Zimbabwe awaits 1st results of historic, peaceful election

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"It is our view that the high voter turnout is indicative of sound voter education and publicity", said Zimbabwe Electoral Commission (ZEC) chairwoman Priscilla Chigumba at a media briefing in Harare late Monday.

President Emmerson Mnangagwa, Mugabe's former right-hand man in the ruling ZANU-PF party, faced off against opposition leader Nelson Chamisa of the MDC (Movement for Democratic Change) in the historic vote.

Out of Zimbabwe's 5.6 million registered voters, half are under age 35.

Mugabe, forced out under military pressure, had declared he would not vote for the ruling party he long controlled and called Chamisa the only viable candidate.

Each polling station must post its results outside after vote-counting, she said.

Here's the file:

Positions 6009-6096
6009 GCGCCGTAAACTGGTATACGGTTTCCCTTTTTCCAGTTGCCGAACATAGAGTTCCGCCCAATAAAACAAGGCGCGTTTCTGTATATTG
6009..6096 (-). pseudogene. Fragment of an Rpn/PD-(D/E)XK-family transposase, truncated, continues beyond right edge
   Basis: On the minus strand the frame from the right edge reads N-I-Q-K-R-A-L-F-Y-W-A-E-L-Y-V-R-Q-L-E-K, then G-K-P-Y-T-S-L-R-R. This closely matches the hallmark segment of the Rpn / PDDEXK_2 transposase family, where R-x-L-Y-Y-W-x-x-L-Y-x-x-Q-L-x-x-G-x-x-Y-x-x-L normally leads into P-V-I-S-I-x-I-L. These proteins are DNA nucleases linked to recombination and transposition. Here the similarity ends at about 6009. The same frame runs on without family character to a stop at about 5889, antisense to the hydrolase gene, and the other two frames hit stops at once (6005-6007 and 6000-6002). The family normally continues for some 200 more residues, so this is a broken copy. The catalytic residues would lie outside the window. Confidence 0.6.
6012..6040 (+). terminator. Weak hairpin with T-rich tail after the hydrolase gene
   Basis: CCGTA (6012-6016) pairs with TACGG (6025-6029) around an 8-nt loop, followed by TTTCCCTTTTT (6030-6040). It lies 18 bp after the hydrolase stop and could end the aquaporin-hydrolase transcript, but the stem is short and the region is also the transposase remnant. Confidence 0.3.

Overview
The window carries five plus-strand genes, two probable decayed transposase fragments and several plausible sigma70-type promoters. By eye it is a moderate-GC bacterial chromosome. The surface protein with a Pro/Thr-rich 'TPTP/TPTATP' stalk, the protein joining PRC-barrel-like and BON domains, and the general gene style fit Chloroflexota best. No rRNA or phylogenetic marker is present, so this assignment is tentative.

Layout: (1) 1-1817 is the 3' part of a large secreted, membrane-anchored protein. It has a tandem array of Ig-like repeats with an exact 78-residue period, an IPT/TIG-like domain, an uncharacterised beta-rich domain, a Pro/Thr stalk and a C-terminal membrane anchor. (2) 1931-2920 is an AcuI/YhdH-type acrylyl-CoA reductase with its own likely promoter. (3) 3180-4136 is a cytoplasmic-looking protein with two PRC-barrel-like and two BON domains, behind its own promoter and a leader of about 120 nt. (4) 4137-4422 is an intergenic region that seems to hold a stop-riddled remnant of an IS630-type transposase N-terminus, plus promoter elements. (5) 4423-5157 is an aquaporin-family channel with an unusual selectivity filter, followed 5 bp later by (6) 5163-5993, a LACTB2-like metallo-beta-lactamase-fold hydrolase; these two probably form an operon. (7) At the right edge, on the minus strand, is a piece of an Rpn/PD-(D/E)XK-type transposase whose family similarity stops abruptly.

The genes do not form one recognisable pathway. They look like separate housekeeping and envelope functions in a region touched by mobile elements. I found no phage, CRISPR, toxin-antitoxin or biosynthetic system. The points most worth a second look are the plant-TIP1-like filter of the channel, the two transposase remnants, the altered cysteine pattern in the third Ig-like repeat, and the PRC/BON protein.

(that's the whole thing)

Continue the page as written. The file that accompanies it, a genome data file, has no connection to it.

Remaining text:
A run-off vote is scheduled for September 8 if no presidential candidate wins at least 50 percent.

Mugabwe, who led the country from its 1980 independence, was ousted in November after being blamed for ordering violence against his own citizens, squashing free speech and rigging elections.

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In Harare, 32-year-old finance graduate Tinashe Dongo said he wanted "change" following Monday's vote.

There remained concerns about bias in state media coverage of the election, a lack of transparency in ballot printing and reports of intimidation by pro-government local leaders who are supposed to stay neutral.

Meanwhile, a monitoring group, the Zimbabwe Election Support Network, issued preliminary findings on the vote, noting improvements such as a biometric registration system that reduced the chances of fraud.

The contenders in Zimbabwe's vote must accept the results and "should look at the larger picture of success - a successful election for Zimbabwe", he said.

This comes after Zec acting chief elections officer, Utoile Silaigwana confirmed that the MDC Alliance presidential candidate had been reported to the police for holding an illegal press conference on Sunday at Meikles Hotel after the deadline for political campaigns.

The Zimbabwe Electoral Commission says it will release the final tally within five days. "We have done an impossible thing".